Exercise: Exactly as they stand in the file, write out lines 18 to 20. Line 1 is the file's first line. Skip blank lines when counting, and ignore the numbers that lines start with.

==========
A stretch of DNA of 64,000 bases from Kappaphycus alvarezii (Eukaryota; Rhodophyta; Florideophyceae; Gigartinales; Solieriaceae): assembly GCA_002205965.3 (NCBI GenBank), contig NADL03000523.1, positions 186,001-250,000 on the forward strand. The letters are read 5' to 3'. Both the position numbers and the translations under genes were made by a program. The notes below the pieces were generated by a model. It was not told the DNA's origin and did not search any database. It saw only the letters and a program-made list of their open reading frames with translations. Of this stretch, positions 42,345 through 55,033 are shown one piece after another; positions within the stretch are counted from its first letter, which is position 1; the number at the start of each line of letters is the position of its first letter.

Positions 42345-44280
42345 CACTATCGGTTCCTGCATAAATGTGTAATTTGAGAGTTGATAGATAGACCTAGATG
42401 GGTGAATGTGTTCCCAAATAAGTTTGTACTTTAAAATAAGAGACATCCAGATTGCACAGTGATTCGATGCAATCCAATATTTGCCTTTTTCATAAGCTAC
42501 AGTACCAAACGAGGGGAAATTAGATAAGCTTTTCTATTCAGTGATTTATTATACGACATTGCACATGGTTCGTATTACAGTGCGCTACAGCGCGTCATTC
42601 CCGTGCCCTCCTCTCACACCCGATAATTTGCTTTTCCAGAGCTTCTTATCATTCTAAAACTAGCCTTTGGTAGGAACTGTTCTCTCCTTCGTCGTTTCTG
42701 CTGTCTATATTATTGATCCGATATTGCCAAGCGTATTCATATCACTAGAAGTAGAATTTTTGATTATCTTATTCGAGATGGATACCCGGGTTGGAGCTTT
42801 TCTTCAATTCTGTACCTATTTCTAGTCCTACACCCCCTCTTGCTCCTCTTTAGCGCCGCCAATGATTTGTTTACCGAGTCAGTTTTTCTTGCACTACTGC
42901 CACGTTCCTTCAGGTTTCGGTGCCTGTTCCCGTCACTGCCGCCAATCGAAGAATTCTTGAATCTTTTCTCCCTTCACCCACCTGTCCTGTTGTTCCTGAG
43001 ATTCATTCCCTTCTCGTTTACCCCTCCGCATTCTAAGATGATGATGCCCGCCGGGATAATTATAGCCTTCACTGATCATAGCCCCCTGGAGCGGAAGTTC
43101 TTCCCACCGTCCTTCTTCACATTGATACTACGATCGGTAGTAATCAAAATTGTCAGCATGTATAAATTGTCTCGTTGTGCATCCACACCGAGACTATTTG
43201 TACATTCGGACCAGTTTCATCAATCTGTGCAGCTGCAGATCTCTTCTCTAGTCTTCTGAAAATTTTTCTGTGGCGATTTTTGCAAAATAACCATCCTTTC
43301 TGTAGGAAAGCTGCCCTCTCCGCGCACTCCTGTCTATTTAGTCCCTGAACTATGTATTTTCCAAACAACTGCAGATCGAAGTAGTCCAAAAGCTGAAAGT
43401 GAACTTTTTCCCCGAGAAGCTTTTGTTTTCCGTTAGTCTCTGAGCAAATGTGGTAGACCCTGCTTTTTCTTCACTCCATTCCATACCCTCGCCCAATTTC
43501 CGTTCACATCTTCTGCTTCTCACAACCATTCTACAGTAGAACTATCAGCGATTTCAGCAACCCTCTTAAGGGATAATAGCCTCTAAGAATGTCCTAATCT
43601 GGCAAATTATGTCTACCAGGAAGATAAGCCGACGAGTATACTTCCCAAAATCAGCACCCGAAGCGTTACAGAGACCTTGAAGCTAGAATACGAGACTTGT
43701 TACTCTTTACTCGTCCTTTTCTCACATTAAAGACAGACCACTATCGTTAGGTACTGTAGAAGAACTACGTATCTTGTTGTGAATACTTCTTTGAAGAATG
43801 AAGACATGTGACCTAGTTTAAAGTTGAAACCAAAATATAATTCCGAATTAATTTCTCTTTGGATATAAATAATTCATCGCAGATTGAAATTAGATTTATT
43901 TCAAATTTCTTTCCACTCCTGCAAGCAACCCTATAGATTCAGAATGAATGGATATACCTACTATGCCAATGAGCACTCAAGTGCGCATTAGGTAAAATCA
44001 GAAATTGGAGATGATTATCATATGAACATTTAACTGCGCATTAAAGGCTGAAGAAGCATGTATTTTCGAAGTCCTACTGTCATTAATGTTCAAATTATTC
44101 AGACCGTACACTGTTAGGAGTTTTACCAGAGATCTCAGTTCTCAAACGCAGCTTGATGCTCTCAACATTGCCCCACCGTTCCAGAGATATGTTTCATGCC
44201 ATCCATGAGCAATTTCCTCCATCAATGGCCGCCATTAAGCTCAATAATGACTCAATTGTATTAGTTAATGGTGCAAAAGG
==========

43801 AAGACATGTGACCTAGTTTAAAGTTGAAACCAAAATATAATTCCGAATTAATTTCTCTTTGGATATAAATAATTCATCGCAGATTGAAATTAGATTTATT
43901 TCAAATTTCTTTCCACTCCTGCAAGCAACCCTATAGATTCAGAATGAATGGATATACCTACTATGCCAATGAGCACTCAAGTGCGCATTAGGTAAAATCA
44001 GAAATTGGAGATGATTATCATATGAACATTTAACTGCGCATTAAAGGCTGAAGAAGCATGTATTTTCGAAGTCCTACTGTCATTAATGTTCAAATTATTC